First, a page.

Brainstem – the part that connects and acts as a communicator between our brain and our spinal cord. The brainstem itself is composed of midbrain, pons, and medulla oblangata. Even minor injuries or disruptions to this neural communication and this region can have devastating consequences.
The pons is a horseshoe-shaped structure within the brainstem, located under the midbrain and above the medulla oblongata. From the Latin word pōns, meaning “bridge”, this structure serves as a hub for connections between the forebrain and the cerebellum—a structure important for motor control—and the medulla oblongata—a structure critical for vital functions, such as breathing.
Consistent with its location, the pons plays an important role in many unconscious functions, such as respiration and digestion. Despite the small size of pons it is a key structure for sensory and motor functions and the sleep-wake cycle.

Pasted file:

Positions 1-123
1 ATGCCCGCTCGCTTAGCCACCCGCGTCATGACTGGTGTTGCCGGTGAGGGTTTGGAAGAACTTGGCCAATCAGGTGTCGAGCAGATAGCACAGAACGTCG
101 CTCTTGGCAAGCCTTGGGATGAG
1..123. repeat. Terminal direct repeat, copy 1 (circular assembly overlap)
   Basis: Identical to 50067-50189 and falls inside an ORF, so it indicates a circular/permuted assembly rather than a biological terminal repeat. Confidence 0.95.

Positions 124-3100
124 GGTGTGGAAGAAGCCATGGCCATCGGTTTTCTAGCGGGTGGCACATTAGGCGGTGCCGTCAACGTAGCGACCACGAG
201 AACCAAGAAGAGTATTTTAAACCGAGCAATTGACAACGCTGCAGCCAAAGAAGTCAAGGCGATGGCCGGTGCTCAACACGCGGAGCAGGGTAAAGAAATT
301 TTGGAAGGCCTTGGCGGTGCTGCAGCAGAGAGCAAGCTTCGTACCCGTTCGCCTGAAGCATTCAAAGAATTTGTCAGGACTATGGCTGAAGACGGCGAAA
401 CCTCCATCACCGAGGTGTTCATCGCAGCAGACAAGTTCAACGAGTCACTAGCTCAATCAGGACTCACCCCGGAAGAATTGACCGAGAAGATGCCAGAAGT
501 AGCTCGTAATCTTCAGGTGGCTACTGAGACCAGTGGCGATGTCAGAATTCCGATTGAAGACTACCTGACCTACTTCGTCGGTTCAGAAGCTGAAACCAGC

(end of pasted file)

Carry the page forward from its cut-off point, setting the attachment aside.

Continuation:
A diagram of the human brain with the Pons labelled. Image courtesy of ThinkFirst.
Certain forms of spinocerebrallar ataxia (SCA) are associated with a loss of neurons in particular regions of the pons. For example, patients with SCA types 1, 2 and 3 have degeneration in the reticulotegmental nucleus, a group of cells that lines the top of the pons. This loss of cells worsens over the course of the disease, resulting in lower pons volume.
Spinocerebrallar ataxia is also associated with changes in the concentration of particular chemicals within the pons, and these changes may appear in early stages of the disease. Based on these findings, scientists may be able to use structural and neurochemical changes to the pons as non-invasive biomarkers to detect different types of spinocerebrallar ataxia and to monitor its progression. Changes to pons structure and function may also be targets for therapies to treat spinocerebrallar ataxia. Understanding the causes of these changes to the pons can also help scientists understand the mechanisms underlying spinocerebrallar ataxia and develop improved strategies to manage the disease.
If you would like to learn more about the pons, take a look at these resources by The Cleveland Clinic and Neuroscientifically Challenged.
Snapshot Written by: Asmer Aliyeva
Edited by: Dr. Chloe Soutar
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